The University and Company of the future for disruption and innovation I dream of building will prepare 'students' to become problem solvers and entrepreneurs, or either educate them in a way that allows them to join a group of people looking to solve a problems by creating products that we need in Cabo Verde.
Inefficient Health Care
It's hard to see people loose their loved ones, especially when it comes to small children and young people. We can't control everything in our lives, but it's clear we need a better, modern and way more efficient health care system in our country.
The way medical evacuations are carried out in Cabo Verde are the source of a lof of critisizm on Social Media. I've seen images which I found highly disrespectful. People I've spoken to have said that the way patients are treated in the hospitals needs a lot of work as well (fortunately there are also positive stories).
There are several different issues to tackle. Working on virtual, integrated systems could be a huge step in the right direction. Receiving the right information and speaking with a doctor online can make sure people anywhere in the country have access to the system. Patients in remote areas would no longer have to wait until the situation worsens to get the help they need.
Intergrated systems can facilitate with getting the right medication much faster, and even delivered to the patients at home. The health care business model probably also needs to disrupted. The founder of American Tele Health Care startup Ro said that “health insurance has not been working for 70 years, because it incentivizes the wrong stakeholders.”
VBG is an often discussed theme in our country. Translated it stands for “violence based on gender”. Violence against women by men is a big problem, and usually the offender is a boyfriend or husband. The only interview that upset me in the series, was when I spoke to Miriam Medina, author of a book called “If it causes pain it's not love”.
In our conversation Miriam explained to me that most cases she knows about start at a very young age. She's spoken to hundreds of teenage girls over the years, who send her messages on FB asking for her advice. 2020 saw a few horrible sexual abuse and murder cases in the country, which made it very clear we're facing a deep rooted issue.
I believe, and I know a few women in the tech scene who agree, that we need to focus on investing in creating opportunties for girls and young women. This would ultimately change how women are viewed in our society, and how they are treated as a result of that. I look forward to working with Hilaria and Guida (among others), two tech ladies who have shown the desire to tackle these issues.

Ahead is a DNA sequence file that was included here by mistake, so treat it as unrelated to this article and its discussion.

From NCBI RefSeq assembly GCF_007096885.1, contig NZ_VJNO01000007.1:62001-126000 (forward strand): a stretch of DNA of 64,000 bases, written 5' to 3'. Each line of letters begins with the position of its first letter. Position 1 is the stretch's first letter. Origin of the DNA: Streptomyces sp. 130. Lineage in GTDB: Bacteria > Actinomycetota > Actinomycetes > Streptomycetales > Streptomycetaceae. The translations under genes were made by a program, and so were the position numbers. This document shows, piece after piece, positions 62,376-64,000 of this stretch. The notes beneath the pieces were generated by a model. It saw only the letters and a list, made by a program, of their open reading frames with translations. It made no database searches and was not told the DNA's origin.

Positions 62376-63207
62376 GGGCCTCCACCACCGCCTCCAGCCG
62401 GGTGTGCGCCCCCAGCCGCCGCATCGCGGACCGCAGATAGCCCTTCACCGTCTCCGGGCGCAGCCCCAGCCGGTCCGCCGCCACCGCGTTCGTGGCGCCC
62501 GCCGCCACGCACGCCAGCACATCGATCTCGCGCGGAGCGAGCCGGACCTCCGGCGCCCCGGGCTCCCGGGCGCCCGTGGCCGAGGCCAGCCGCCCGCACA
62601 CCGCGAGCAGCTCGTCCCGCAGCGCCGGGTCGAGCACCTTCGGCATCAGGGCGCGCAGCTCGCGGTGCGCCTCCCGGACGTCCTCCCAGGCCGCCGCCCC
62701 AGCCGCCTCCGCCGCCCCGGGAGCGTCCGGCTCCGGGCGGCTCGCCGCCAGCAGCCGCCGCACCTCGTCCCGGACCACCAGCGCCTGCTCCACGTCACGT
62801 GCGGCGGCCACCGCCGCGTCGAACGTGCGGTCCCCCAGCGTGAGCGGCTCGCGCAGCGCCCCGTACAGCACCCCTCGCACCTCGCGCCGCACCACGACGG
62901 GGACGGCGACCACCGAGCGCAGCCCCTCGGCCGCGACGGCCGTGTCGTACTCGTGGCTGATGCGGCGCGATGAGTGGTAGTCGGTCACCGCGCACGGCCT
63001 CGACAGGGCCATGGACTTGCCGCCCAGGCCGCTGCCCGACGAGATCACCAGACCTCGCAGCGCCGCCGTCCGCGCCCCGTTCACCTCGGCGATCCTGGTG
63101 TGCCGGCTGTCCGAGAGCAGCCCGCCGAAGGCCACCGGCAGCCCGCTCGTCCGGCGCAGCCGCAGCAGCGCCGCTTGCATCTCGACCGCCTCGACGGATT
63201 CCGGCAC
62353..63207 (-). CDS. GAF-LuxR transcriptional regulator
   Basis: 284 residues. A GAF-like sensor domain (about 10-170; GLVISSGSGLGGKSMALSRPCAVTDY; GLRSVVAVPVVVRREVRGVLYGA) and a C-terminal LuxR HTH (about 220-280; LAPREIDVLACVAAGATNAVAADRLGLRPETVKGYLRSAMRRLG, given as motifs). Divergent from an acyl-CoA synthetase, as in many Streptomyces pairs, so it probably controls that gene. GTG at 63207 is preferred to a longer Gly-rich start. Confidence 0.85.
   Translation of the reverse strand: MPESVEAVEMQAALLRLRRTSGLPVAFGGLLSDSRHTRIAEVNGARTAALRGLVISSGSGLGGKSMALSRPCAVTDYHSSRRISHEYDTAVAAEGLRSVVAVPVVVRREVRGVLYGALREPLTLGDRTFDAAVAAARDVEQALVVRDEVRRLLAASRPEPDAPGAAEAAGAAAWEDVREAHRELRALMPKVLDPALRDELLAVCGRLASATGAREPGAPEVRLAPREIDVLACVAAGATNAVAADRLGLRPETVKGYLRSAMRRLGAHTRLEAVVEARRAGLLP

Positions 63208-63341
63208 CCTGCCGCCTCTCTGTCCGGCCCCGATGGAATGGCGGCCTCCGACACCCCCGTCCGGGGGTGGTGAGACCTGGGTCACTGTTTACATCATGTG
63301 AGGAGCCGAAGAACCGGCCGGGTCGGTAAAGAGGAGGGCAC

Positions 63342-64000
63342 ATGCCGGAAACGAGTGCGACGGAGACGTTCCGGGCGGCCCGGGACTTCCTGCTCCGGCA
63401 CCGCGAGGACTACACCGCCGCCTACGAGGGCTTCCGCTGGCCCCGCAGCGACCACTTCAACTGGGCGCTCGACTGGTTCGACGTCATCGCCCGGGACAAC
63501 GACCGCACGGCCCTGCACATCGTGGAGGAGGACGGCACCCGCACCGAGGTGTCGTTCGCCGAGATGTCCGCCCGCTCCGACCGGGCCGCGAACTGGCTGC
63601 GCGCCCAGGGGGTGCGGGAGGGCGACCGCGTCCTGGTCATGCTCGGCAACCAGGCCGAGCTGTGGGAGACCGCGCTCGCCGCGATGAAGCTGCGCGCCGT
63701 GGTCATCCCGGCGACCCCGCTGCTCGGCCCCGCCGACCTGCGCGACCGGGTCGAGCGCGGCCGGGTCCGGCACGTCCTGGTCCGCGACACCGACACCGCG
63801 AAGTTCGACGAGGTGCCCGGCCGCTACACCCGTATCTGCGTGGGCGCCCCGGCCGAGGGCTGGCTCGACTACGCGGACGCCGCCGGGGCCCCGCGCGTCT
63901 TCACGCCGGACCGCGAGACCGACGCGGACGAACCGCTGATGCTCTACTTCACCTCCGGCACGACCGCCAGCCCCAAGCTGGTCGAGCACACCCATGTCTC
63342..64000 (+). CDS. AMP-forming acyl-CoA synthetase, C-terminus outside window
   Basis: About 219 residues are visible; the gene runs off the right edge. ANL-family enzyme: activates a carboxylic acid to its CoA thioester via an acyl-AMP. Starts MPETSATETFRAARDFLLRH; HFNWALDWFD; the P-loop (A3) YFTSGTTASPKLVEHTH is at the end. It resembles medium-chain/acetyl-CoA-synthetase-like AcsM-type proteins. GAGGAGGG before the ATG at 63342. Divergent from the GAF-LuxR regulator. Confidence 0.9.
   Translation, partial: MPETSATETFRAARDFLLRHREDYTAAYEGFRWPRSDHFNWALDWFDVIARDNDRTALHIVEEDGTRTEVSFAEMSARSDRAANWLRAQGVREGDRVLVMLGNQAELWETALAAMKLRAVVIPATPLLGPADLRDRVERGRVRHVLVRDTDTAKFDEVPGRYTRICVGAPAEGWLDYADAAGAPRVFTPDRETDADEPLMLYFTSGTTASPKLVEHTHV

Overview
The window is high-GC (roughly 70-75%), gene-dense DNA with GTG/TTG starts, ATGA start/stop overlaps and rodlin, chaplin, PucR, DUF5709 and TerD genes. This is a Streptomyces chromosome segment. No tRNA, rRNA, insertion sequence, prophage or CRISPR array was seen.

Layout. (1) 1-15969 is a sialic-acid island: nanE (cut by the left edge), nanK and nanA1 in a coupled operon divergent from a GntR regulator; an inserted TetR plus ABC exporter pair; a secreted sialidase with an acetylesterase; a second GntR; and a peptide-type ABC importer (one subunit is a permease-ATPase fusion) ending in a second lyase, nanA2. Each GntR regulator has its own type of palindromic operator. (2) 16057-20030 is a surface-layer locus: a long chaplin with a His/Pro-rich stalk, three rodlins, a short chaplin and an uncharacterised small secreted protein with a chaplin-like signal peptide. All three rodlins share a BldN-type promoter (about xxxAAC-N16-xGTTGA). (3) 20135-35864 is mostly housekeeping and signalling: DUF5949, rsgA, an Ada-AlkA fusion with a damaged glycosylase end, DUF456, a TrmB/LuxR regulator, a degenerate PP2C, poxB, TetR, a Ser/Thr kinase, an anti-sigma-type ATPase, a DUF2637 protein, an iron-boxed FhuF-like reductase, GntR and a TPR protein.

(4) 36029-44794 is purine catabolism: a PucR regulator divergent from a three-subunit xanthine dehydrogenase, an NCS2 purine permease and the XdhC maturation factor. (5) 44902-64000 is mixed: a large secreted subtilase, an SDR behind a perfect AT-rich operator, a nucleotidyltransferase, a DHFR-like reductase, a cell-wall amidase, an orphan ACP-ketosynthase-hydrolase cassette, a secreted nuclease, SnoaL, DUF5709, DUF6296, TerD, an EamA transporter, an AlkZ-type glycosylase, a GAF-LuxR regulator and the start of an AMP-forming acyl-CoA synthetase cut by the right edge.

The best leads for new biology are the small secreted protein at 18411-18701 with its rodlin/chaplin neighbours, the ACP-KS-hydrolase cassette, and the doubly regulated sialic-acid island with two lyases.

The problems described above are the ones I've chose to highlight, and will probably work on in the years to come. These are definitely not the only challenges of our country (others I see are affordable housing and transportation), and it might well be that my current thinking around the specific issues is a bit off. My point here is that I truly believe the solving of these problems all start with building a better ecosystem for founders and companies in our country.
It's only after doing that, that we'll be able to work on tough issues. Some will be (partially) solved in the process of building a better ecosystem, others will need to be addressed with a seperate and much more focused approach. During this long process of change I'm sure my views on different subjects will change as well.
Whatever the problems are that we'll face in the future, having the right mindset, talent and structure in place might be more important. I'd like to see us focus on this first, so we can have a real chance at solving important problems in our country.
**Since writing (and finishing) this piece I've been spending a lot of time thinking about current closed systems we use and the development of open, decentralized and distributed systems. I'm convinced that the adoption of these new technologies and tools will also help us solve big problems in Cabo Verde.